I’ve done quite a bit of writing about how to harvest and manage rainwater recently.
However, in the wake of Sandy, it’s time to start thinking about what to do with an excessive amount of water (e.g. unwanted water flooding your basement), particularly during an emergency that knocks out power and fuel deliveries.
To find an elegant potential human powered solution, I asked Devin, the water harvesting guru for Resilient Strategies.
He sent me a link to a step action water pump that simply said:
“Performance specs are eye-popping for a human powered pump, I’ve not seen anything close. Price is ~$500. Not bad.”
Intrigued, I took a look.
Here’s the pump. It’s from Ecologics, a small company in New Zealand.
It’s a real work of art from a performance perspective.
It’s built to last: Zinc coated steel. Self-lubricating bearings. Durability tested with diaphragm life proven in excess of 5,000,000 liters and the pump mechanicals in excess of 9,000,000 steps.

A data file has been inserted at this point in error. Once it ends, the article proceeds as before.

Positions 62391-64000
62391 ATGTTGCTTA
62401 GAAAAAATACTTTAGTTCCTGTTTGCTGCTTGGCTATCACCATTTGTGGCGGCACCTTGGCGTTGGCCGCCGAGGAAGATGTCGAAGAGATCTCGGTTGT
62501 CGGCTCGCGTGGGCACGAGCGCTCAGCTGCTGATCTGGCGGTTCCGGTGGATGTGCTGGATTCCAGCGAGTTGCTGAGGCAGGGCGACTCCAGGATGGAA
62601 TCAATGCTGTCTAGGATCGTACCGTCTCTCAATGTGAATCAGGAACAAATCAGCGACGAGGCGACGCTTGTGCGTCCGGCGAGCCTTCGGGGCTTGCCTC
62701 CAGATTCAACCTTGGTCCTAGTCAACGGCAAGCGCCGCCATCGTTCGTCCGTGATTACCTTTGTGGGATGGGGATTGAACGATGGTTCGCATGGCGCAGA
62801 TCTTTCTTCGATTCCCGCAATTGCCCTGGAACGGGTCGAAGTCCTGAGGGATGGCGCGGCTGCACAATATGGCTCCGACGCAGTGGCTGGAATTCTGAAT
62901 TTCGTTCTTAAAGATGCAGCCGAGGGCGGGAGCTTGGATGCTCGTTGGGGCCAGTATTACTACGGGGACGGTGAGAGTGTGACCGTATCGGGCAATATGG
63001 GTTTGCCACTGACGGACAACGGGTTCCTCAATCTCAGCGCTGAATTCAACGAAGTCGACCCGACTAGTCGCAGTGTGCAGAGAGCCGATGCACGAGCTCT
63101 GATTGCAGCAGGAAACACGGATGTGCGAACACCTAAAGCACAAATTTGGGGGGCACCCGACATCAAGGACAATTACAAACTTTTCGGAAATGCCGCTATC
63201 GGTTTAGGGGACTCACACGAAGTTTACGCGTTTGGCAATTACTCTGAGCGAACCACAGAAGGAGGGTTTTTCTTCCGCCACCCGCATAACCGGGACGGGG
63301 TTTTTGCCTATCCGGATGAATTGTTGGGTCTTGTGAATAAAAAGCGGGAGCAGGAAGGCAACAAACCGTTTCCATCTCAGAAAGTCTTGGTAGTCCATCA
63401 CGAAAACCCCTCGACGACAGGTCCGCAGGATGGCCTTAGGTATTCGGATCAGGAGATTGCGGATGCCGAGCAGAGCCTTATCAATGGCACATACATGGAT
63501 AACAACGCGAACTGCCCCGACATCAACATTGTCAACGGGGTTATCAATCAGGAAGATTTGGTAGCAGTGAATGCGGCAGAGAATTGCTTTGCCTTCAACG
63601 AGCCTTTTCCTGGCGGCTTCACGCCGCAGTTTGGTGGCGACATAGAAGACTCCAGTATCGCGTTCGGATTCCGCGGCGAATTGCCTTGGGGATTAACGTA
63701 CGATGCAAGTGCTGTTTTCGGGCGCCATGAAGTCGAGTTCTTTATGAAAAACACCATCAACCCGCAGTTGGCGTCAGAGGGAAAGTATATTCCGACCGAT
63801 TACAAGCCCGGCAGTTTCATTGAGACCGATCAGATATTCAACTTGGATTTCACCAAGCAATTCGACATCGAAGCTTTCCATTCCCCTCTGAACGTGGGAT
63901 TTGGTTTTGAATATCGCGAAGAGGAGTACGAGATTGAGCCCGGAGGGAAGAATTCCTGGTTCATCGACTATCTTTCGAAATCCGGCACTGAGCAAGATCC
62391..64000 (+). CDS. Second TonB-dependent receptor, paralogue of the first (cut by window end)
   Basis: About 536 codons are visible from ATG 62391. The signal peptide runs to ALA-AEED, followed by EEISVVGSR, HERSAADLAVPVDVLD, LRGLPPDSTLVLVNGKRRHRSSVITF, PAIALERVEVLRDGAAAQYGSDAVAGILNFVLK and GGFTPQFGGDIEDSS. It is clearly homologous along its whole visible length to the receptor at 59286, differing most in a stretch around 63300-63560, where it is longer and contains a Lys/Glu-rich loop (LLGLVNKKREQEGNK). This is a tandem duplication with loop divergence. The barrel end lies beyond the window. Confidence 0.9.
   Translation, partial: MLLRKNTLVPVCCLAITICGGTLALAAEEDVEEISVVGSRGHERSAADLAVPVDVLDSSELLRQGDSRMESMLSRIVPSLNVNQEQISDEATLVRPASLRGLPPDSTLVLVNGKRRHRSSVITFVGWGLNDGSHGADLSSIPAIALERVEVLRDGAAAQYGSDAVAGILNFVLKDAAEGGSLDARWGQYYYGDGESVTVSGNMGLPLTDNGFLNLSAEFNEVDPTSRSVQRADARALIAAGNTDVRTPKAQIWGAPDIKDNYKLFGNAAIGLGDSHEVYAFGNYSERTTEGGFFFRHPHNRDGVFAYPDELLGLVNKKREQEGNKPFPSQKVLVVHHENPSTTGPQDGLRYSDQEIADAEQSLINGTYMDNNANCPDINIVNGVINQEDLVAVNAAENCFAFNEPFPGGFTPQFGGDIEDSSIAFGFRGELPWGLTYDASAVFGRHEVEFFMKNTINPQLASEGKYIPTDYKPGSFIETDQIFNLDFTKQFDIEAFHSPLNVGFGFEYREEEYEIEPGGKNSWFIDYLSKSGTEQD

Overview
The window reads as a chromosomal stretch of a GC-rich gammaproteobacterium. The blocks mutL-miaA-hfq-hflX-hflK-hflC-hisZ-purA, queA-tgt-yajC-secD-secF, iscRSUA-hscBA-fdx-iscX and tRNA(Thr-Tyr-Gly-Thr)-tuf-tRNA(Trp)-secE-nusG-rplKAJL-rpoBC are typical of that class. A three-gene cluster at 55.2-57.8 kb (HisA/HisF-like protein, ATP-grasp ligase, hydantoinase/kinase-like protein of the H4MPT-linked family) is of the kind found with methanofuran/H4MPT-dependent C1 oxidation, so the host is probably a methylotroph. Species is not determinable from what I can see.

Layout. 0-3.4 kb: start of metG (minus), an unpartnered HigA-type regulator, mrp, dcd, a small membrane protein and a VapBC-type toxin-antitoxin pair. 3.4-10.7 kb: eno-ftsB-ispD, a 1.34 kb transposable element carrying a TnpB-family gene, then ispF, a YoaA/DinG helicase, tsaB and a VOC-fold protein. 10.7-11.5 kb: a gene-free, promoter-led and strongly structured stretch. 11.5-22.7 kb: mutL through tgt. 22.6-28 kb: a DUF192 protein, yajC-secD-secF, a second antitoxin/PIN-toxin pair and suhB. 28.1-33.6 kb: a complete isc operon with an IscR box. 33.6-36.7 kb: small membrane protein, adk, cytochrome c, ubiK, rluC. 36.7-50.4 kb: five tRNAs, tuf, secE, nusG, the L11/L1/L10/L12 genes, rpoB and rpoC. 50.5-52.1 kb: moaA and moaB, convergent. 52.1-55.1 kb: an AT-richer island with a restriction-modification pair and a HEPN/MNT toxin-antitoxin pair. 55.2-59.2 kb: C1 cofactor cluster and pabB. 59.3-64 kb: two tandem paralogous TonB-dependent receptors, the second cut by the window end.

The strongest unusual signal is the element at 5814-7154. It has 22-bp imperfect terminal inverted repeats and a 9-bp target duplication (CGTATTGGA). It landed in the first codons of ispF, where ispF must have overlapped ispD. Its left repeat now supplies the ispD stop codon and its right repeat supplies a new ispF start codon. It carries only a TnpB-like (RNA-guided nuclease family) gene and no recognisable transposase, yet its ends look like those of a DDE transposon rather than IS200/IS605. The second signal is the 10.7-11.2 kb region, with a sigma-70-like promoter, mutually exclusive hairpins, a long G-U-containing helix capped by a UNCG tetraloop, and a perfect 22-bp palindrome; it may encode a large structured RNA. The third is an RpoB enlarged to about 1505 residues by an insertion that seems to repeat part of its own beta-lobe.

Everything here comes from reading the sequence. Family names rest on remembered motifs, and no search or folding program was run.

And amazing performance specs. One operator can move 5-6,000 liters an hour and it has a max lift of 20 meters.
Also, due to mechanical assist, it can also be operated by people with low body weight.
Simply, it looks amazing and if it performs at anything close to its specs, it should be a staple in every fire department and town hall.
Moving lots of water this easily using step action got me thinking: How would you use a pump like this?
One domestic way to use it would be to pump a tank of water at ground level to a raised tank to give it some positive pressure (for a sprinkler or indoor plumbing).
Another, and this was featured on the Ecologics site, is small scale mining (?). Here’s the unit and the mining accessory folded into a backpack.
Any other ideas?
PS: Do you think human powered systems like this ever fit into a resilient home or are they oddities?
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